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There are two basic forms of collection—freezing the scene and honeypotting. The two aren’t mutually exclusive—you can collect frozen information after or during any honeypotting.

Freezing the scene involves taking a snapshot of the system in its compromised state. The necessary authorities should be notified (e.g., the police and your incident response and legal teams), but you shouldn’t go out and tell the world just yet.

You should then start to collect whatever data is important onto removable nonvolatile media in a standard format. Make sure that the programs and utilities used to collect the data are also collected onto the same media as the data. All data collected should have a cryptographic message digest created, and those digests should be compared to the originals for verification.

Honeypotting is the process of creating a replica system and luring the attacker into it for further monitoring. A related method (sandboxing) involves limiting what the attacker can do while still on the compromised system, so they can be monitored without (much) further damage. The placement of misleading information and the attacker’s response to it is a good method for determining the attacker’s motives. You must make sure that any data on the system related to the attacker’s detection and actions is either removed or encrypted; otherwise they can cover their tracks by destroying it. Honeypotting and sandboxing are extremely resource intensive, so they may be infeasible to perform. There are also some legal issues to contend with, most importantly entrapment. As previously mentioned—you should consult your lawyers.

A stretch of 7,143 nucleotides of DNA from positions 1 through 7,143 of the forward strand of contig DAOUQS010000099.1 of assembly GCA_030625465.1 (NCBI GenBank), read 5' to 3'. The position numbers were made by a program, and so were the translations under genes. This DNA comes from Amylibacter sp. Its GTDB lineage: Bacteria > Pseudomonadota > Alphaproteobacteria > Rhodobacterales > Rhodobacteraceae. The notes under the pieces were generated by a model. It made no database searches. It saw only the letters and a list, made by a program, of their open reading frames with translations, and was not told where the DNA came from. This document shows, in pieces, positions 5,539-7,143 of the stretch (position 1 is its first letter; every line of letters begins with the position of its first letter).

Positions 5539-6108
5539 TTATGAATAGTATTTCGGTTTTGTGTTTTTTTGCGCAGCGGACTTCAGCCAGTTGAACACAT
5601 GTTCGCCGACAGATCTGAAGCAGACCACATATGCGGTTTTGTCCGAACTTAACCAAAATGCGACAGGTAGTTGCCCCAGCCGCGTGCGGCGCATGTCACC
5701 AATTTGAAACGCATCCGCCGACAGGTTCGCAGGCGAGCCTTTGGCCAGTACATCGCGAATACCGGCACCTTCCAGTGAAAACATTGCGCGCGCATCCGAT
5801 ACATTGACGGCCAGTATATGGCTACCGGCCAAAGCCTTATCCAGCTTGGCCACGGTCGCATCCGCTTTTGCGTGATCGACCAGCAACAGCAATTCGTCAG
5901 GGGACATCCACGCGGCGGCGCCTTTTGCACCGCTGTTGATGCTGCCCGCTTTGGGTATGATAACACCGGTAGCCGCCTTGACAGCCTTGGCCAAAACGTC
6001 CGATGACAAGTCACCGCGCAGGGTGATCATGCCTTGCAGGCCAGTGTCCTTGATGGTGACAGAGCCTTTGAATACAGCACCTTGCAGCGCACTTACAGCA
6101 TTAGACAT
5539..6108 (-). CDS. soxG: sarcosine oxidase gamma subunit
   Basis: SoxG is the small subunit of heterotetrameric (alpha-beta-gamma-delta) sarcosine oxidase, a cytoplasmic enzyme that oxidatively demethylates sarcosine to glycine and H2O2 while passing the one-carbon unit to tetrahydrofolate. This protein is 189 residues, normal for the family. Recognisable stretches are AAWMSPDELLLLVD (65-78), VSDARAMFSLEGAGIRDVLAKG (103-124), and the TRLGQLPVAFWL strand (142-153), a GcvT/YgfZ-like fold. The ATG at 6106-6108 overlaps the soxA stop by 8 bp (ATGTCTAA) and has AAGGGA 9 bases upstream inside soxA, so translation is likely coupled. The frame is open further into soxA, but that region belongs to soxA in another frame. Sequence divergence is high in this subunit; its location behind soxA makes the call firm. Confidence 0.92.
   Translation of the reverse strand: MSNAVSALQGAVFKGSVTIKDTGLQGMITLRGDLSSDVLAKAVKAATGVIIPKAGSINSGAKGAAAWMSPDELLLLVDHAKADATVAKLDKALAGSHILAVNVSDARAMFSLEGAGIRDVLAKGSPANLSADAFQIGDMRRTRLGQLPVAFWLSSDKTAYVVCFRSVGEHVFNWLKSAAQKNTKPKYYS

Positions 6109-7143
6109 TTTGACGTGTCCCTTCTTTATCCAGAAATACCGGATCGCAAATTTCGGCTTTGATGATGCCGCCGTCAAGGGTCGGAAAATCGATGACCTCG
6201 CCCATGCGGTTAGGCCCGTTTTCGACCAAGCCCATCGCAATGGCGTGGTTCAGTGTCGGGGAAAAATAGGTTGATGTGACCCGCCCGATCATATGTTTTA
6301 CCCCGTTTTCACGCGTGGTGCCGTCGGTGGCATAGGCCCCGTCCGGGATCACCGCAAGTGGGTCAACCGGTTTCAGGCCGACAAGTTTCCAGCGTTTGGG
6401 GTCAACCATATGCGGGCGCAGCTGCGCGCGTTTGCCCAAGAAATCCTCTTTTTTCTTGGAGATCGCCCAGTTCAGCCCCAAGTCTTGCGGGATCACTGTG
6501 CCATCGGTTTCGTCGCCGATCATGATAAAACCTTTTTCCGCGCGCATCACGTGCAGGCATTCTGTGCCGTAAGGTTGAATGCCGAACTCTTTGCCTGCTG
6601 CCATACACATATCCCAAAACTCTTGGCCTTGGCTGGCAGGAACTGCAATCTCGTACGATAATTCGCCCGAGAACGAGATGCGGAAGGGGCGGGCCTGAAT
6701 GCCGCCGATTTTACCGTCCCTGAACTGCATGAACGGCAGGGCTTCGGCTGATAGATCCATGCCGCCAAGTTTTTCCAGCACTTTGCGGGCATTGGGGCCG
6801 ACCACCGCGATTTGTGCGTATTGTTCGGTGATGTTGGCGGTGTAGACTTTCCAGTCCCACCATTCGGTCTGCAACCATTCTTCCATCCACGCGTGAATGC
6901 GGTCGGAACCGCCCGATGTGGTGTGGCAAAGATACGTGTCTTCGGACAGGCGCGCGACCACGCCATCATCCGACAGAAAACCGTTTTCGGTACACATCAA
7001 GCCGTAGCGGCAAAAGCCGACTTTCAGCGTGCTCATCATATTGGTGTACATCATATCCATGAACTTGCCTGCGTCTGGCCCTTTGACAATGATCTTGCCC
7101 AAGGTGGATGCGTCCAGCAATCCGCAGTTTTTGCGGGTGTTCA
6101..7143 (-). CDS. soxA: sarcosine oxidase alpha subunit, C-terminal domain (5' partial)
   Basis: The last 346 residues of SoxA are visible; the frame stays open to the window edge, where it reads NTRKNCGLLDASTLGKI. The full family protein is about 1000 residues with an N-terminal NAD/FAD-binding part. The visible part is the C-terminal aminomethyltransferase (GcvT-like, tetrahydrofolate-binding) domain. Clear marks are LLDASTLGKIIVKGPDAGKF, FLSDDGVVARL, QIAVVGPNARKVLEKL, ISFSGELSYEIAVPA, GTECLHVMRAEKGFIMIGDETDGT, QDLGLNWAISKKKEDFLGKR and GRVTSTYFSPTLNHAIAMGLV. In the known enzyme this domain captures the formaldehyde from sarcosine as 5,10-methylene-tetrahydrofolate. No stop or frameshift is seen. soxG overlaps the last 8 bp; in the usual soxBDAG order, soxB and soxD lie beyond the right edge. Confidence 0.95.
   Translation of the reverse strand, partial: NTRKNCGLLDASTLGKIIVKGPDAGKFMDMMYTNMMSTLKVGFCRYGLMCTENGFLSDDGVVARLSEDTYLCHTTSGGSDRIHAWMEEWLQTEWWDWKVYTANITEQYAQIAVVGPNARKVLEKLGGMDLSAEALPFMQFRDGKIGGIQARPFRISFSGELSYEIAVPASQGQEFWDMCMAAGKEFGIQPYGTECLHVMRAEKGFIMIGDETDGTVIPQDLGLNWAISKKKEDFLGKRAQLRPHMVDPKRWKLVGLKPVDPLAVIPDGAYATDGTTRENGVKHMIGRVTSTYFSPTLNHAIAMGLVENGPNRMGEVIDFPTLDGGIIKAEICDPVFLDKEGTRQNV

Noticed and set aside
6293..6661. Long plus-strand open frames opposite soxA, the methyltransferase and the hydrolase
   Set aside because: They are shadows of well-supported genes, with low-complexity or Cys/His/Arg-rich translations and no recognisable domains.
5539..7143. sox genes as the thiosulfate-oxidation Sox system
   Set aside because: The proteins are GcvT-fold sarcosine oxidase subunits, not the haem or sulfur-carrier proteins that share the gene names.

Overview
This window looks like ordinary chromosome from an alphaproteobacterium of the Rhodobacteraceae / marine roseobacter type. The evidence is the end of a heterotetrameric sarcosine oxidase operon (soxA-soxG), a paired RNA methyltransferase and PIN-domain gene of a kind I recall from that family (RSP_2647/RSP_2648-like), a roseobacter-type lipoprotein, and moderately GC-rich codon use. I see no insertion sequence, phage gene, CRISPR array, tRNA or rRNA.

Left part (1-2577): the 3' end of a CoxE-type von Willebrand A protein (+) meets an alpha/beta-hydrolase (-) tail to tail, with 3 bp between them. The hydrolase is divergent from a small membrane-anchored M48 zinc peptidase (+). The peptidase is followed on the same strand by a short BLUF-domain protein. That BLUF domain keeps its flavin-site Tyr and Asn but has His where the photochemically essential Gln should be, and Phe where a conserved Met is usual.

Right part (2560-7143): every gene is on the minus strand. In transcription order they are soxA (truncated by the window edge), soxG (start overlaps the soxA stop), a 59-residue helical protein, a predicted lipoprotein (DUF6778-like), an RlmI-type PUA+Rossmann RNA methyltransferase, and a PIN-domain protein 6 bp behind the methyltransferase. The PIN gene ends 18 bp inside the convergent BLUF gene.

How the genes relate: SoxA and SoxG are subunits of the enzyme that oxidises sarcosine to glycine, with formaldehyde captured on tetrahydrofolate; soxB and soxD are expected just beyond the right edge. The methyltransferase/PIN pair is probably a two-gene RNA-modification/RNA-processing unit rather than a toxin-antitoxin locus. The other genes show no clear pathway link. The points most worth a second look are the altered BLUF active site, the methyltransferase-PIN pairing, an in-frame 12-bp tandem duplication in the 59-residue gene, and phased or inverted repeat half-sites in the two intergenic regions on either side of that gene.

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Computer Forensics. Computer Crime Scene Investigation
Computer Forensics: Computer Crime Scene Investigation (With CD-ROM) (Networking Series)
ISBN: 1584500182
EAN: 2147483647
Year: 2002
Pages: 263
Authors: John R. Vacca
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